Royal Observatory, Edinburgh.
Tel: 07821 800356 or 0131 668 8406.

Notes for editors

Images available

Lundy Island - shooting stars at the old lighthouse (credit: Joshua Day)

Lundy Island - The Time Keeper’s Hut (credit: Joshua Day)

The new Dark Sky Discovery Sites

Dark Sky Discovery Sites have one or two darkness ratings:

  • “Orion” sites. At these sites, the seven main stars in the winter constellation Orion are visible to the naked eye. Typically, this means away from, or shielded from, bright lights such as street lights, security lights or approaching car lights.

  • “Milky Way” sites. At these sites the Milky Way is visible to the naked eye. They are much darker sites found only in more rural areas.
Site Location Class Contact name Phone number
Cross Dyke Shropshire Hills Milky Way Richard Hickman 01694 722006
Carding Mill Valley Shropshire Hills Milky Way Richard Hickman 01694 722006
Pole Cottage Shropshire Hills Milky Way Richard Hickman 01694 722006
Shooting Box Shropshire Hills Milky Way Richard Hickman 01694 722006
Lundy landing strip Lundy (Bristol Channel) Milky Way Rebecca MacDonald 01237 431831
Glen Canisp Sutherland Milky Way J C McCarthy 01571 844100
Carrick-a-rede Ballintoy, County Antrim Milky Way Ciara McClements 028 207 62178
Grove Park London Milky Way Stephen Kenny 07910 940802
Allen Banks Northumberland Milky Way Lesley Silvera 01388 528801
Llanerchaeron Llanaeron, Dyfed Milky Way Gwen Morgan 01545 573024
Penbryn Ceredigion, Dyfed Milky Way Gwen Morgan 01545 573024
Bowlees Visitor Centre North Pennines Orion Claire Hutchinson 01388 528801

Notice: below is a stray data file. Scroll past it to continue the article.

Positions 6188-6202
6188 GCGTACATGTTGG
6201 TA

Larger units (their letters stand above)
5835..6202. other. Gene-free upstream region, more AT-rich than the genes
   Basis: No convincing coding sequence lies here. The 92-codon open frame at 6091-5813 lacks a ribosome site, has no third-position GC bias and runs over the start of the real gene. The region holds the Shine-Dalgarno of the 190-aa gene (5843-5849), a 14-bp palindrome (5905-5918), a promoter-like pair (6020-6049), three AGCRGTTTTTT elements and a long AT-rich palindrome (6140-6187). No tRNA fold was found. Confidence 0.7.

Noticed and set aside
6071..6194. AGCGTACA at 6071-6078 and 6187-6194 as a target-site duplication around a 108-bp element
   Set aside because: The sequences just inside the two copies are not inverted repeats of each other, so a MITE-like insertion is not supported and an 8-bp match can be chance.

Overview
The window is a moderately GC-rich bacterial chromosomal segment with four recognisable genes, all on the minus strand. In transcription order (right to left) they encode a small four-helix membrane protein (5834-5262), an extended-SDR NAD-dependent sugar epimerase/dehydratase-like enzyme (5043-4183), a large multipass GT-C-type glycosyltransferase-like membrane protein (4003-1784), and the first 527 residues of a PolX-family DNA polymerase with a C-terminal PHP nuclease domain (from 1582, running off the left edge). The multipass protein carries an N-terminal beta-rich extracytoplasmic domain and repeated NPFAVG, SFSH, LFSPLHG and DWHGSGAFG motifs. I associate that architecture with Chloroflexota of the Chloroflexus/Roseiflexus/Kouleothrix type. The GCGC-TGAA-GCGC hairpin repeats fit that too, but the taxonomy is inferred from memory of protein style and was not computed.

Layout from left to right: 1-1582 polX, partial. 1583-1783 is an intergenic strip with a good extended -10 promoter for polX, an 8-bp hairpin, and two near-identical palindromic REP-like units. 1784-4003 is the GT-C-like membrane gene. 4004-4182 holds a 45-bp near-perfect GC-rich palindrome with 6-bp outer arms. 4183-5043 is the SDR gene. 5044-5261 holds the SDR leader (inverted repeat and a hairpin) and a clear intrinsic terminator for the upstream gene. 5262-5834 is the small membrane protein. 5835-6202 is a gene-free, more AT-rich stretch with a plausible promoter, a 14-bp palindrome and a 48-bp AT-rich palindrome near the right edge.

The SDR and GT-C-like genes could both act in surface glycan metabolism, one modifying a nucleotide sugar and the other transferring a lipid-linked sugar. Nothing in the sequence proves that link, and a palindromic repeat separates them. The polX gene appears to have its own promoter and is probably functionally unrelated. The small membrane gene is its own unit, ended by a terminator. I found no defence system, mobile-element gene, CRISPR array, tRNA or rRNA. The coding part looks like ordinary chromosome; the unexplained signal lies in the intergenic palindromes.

Knarsdale North Pennines Orion Claire Hutchinson 01388 528801
Ingram Village Hall Northumberland Milky Way Duncan Wise 01434 611521
National Park Centre, Once Brewed Northumberland Milky Way Duncan Wise 01434 611521
Walltown Country Park Car Park Northumberland Milky Way Duncan Wise 01434 611521

For information about all 108 sites, please see the map.

The Dark Sky Discovery network

The national DSD partnership is led by the Science and Technology Facilities Council. Its other members are:

  • Royal Astronomical Society

  • Federation of Astronomical Societies

  • Society for Popular Astronomy

  • British Association of Planetaria

  • Institute of Physics

  • Campaign for Dark Skies

  • UK Association for science and Discovery Centre

More general information can be found at the Dark Sky Discovery website.

The Science and Technology Facilities Council (STFC) is keeping the UK at the forefront of international science and tackling some of the most significant challenges facing society such as meeting our future energy needs, monitoring and understanding climate change, and global security. The Council has a broad science portfolio and works with the academic and industrial communities to share its expertise in materials science, space and ground-based astronomy technologies, laser science, microelectronics, wafer scale manufacturing, particle and nuclear physics, alternative energy production, radio communications and radar.

STFC operates or hosts world class experimental facilities including in the UK the ISIS pulsed neutron source, the Central Laser Facility, and LOFAR, and is also the majority shareholder in Diamond Light Source Ltd.

It enables UK researchers to access leading international science facilities by funding membership of international bodies including European Laboratory for Particle Physics (CERN), the Institut Laue Langevin (ILL), European Synchrotron Radiation Facility (ESRF) and the European Southern Observatory (ESO).

STFC is one of seven publicly-funded research councils. It is an independent, non-departmental public body of the Department for Business, Innovation and Skills (BIS).

Follow us on Twitter at @STFC_Matters.

Last updated: 10 December 2014